often when they were played, the counters moved slow and the jack-pots rarely rang the bells. How long would it take to reset any of your recommended stocks to 10% or less of their present value? ??? Who is going to push that button? Certainly not the naive people that are getting on the bandwagon in the past little while but like the first snowfall of the season we all know it will soon happen and we all can count on that.

    please sent me a million my way if you can spare one on Nov. 7, 2013


    • Michael Robinson says:

      Hi Dom,

      In my opinion, the PE ratio gets too much attention. Nevertheless, I have to look at it simply because of market psychology. Also, if I am going to pay a premium to the market’s PE then I want to know I have solid reasons for making this move.

      With hot tech stocks, they often trade at premiums to the average PE largely because they are wracking up sales they are growing much faster than the overall market and the economy. These are trend setters. Having said that, I pay more attention to the forward PE than the trailing one since I focus on tech stocks on the move.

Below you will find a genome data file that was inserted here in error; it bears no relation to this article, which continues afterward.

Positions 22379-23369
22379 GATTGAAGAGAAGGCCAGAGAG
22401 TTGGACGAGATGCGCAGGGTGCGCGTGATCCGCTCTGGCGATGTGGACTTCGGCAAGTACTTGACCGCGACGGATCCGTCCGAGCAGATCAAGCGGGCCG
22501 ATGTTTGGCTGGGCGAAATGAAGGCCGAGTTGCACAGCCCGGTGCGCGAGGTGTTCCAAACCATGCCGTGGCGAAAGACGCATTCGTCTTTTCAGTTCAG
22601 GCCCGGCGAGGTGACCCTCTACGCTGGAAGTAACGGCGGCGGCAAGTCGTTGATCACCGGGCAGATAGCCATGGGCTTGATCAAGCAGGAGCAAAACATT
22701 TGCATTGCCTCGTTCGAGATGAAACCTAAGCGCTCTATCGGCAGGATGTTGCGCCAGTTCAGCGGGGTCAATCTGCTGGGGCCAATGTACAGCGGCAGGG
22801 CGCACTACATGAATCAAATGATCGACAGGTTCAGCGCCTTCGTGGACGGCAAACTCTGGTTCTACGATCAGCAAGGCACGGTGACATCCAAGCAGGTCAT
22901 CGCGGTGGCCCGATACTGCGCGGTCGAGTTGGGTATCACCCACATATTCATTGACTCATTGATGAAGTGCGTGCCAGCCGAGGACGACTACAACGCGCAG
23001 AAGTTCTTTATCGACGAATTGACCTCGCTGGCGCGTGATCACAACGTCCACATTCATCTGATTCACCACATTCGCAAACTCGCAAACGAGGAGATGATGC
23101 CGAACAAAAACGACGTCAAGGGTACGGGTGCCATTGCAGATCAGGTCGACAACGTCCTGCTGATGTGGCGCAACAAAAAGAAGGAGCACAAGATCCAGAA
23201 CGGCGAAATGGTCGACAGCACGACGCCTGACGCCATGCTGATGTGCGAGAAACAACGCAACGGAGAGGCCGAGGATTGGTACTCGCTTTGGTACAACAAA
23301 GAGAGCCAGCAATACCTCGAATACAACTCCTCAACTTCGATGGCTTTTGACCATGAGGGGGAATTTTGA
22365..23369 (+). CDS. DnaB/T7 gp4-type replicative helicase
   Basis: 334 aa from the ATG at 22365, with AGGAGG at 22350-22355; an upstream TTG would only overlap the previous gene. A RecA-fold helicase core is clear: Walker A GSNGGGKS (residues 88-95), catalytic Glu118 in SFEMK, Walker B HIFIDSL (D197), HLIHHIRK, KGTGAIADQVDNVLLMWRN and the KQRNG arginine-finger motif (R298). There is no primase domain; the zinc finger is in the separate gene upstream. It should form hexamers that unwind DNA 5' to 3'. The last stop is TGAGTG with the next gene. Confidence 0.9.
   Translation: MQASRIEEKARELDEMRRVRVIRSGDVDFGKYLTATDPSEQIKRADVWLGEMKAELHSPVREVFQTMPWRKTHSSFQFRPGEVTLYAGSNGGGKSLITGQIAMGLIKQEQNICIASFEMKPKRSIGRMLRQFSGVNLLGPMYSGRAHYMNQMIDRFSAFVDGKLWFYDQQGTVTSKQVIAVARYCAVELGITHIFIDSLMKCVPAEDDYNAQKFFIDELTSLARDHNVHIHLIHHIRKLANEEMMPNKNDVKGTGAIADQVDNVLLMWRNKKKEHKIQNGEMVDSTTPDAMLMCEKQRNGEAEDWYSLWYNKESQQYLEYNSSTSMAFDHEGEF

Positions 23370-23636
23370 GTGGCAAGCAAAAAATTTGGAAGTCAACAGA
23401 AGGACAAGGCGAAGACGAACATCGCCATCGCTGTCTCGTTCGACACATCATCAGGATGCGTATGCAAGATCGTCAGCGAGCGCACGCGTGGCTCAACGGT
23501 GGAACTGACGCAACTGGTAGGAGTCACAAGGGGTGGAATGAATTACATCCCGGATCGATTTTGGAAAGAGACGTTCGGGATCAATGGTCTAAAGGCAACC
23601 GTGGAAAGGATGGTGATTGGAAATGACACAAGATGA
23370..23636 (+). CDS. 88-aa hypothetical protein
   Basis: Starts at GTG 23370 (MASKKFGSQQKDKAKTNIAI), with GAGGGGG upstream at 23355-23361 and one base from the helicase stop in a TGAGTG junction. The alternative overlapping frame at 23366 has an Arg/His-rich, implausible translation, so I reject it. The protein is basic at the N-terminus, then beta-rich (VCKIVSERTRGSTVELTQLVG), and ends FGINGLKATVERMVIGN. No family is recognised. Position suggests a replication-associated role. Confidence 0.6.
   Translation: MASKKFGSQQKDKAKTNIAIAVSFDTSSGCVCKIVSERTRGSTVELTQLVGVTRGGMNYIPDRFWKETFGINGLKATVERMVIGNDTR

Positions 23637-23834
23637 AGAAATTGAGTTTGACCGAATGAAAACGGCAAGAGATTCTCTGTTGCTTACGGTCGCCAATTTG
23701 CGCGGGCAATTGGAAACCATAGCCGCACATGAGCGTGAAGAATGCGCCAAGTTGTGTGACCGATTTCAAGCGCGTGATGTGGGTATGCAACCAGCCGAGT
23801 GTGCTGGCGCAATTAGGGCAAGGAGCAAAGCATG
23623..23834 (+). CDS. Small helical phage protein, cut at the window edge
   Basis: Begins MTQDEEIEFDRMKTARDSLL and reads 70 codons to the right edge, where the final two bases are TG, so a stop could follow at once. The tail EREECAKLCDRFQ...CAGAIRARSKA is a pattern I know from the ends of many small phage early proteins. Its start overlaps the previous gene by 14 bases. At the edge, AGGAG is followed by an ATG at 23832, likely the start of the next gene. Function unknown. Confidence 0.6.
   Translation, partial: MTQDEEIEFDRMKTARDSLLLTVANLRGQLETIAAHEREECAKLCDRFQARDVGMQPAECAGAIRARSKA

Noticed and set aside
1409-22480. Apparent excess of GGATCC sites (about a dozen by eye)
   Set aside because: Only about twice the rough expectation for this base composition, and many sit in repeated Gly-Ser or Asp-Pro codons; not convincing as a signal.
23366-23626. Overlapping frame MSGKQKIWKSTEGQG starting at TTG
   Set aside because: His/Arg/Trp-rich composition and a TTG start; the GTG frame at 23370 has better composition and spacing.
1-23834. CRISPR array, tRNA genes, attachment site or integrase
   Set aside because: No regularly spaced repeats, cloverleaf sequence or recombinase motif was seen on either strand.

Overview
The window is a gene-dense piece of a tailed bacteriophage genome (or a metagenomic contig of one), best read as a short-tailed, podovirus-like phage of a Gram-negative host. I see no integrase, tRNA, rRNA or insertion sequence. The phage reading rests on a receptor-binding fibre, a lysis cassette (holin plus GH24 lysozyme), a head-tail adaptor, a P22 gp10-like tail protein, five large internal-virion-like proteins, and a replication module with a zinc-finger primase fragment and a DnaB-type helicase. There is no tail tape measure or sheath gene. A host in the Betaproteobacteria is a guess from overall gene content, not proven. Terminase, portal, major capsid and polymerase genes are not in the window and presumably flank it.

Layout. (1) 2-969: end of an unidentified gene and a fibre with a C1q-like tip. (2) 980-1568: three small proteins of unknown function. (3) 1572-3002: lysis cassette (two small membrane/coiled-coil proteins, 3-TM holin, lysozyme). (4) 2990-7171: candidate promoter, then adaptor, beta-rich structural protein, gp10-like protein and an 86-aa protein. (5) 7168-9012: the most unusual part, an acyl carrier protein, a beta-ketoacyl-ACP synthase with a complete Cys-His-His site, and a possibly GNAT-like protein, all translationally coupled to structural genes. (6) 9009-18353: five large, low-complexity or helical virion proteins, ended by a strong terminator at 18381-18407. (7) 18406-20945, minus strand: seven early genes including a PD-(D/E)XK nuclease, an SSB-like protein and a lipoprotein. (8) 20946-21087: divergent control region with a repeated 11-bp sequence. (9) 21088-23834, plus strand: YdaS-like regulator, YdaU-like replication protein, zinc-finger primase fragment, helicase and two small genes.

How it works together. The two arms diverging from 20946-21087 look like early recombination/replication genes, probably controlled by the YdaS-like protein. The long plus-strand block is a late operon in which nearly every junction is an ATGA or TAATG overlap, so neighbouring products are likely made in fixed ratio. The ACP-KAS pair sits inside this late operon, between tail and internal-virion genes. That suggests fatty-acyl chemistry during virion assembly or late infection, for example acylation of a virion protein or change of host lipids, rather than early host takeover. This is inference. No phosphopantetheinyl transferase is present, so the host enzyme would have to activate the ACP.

But this is a cardinal rule in tech investing — just because the stock has a low PE it’s no “guarantee” that it is a “bargain” that will make you money. I’ll be revisiting this issue here at STI from time to time, so stay tuned.



  4. jose reboredo says:

    I like you because I think you are good, give us number 4, which was left out. Thanks and do not stop the good work. Jose

  5. Jeff Pluim says:

    I cannot believe that you are still pushing Netflix. This company has a NEGATIVE NET WORTH on its balance sheet of about -$700million. The price earnings ratio is jumping between 300 and 400. If you bought this entire company today it would take you 300 to 400 years to pay for it out of earnings. I sell businesses for a living and have done so for over 27 years. Nobody in their right mind would buy a business that had no hope of ever paying for itself in their lifetime. The only reason that the stock zoomed up was because Carl Icahn bought shares in it and people tend to follow him regardless of the wisdom of it. Well surprise, surprise!!! What I have been saying for a couple of months now is now happening. Carl Icahn has sold over 3 million of his Netflix shares and the stock took a 20% drop, so far. I just know that Icahn has to have a bunch of puts on this trade, and when the stock settles down a bit he will dump the rest of his position in favor of the puts.

  6. ryan sharif says:

    Do you think it is better to buy the call options of these stocks, lets say for January 2015 or just buy the stocks? Thanks.